Album Review: Father’s Awful Swim (2018 LP) feels like a house party in hell (and we want to go)

Father, the ringleader of cutting-edge Atlanta multimedia label Awful Records, has returned with a new album in collaboration with Adult Swim – a DIY label and a DIY network coming together to craft something truly unique.

Father’s style is one that many try to replicate and often struggle to do so – his odd delivery, which swings between commercially viable, experimental and a myriad of other styles forms the basis for the appeal of his music, and his ear for instrumentals from the likes of Eugene Cam and long-time collaborator meltycanon as well as label mates Ethereal amongst others work to construct a twisted tapestry of violent party music.

This new album Awful Swim encapsulates what makes Father’s music so interesting and engaging for the listeners. The lack of synchronicity between hedonism and regret – living and dying are well explored and presented. He paints pictures of excess, with Gucci belts, liquor, sexual pursuits, but also of addiction and racism that bubbles to the surface so prevalently in Atlanta and it’s music scene.

‘Mirror Mirror’ is a perfect opener to the album, with some bouncy bass and all the catchy hooks and quotes of a true Father song. A quality that shines through in this project is Father’s ability to craft a catchy hook that sticks in the head of listeners – this skill was what propelled him to acclaim with his breakout single ‘Look at Wrist’.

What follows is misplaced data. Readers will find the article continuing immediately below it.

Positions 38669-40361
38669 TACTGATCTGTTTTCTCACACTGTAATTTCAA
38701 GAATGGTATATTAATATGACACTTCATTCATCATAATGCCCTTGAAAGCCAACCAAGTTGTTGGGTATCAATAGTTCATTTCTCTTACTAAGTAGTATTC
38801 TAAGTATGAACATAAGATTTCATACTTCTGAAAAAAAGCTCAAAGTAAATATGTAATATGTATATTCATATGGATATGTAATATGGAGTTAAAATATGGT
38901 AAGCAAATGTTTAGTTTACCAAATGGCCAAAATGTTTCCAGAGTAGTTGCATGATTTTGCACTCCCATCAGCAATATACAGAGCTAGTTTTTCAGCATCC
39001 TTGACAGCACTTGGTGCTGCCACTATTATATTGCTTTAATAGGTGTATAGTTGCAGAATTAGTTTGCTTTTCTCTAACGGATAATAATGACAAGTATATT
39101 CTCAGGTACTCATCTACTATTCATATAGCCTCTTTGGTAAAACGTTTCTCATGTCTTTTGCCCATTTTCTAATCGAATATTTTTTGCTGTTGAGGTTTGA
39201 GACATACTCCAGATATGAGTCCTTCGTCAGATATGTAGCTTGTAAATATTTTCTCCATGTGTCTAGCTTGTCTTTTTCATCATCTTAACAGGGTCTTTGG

The collaborations are slightly less prolific on Awful Swim than previous album I’m a Piece of Shit but they are far better utilised and make the album feel a lot more cohesive. ‘Private Show’ featuring label-mate Slug Christ is a perfect example, as well as ‘On One’ with Rico Nasty both support this claim as the individual styles of the artist are somewhat mirrored by Father, in both delivery and writing, as well as the chosen instrumental, while still feeling intertwined with the album’s feeling as a whole. Striking the balance between introducing new artists and keeping the record cohesive is a skill that Father has now grown to master on this project, making Awful Swim feel like his most polished album or project of his career.

All of the songs are quite short, usually just scraping three minutes, but with the faster delivery and energetic beat selection they definitely feel fully developed and fleshed out. The concise nature of the album provides merit as Father has the opportunity to explore different styles (definitely note the difference between songs like ‘Wine’ and ‘We had a Deal’) without stretching Awful Swim into some 90 minute exploration of what Father can do. The ideas are presented, the songs are rapped, and the album ends strongly – many current artists should look to this model of simply picking the best songs for a project as opposed to overstuffing releases to bulk up streaming numbers with no discerning edit of the album (sorry Rae Sremmurd).

The hellish nature of this album runs prolifically throughout the project, with the dark basslines and heavy hedonism mixed in with some demonic lyrics to match. It’s dark yet fun, and still plays out in an enjoyable manner as opposed to becoming enamoured with the idea of being edgy or flexing too much.

Overall, Father’s struck gold with Awful Swim, it’s concise and well constructed making for a satisfying listen, and serves as a perfect showcase to skeptics or new fans as to why he has been able to construct such a cult following over the course of his decorated career.


Awful Swim is now available on all services through Awful Records. Follow Father on Facebook.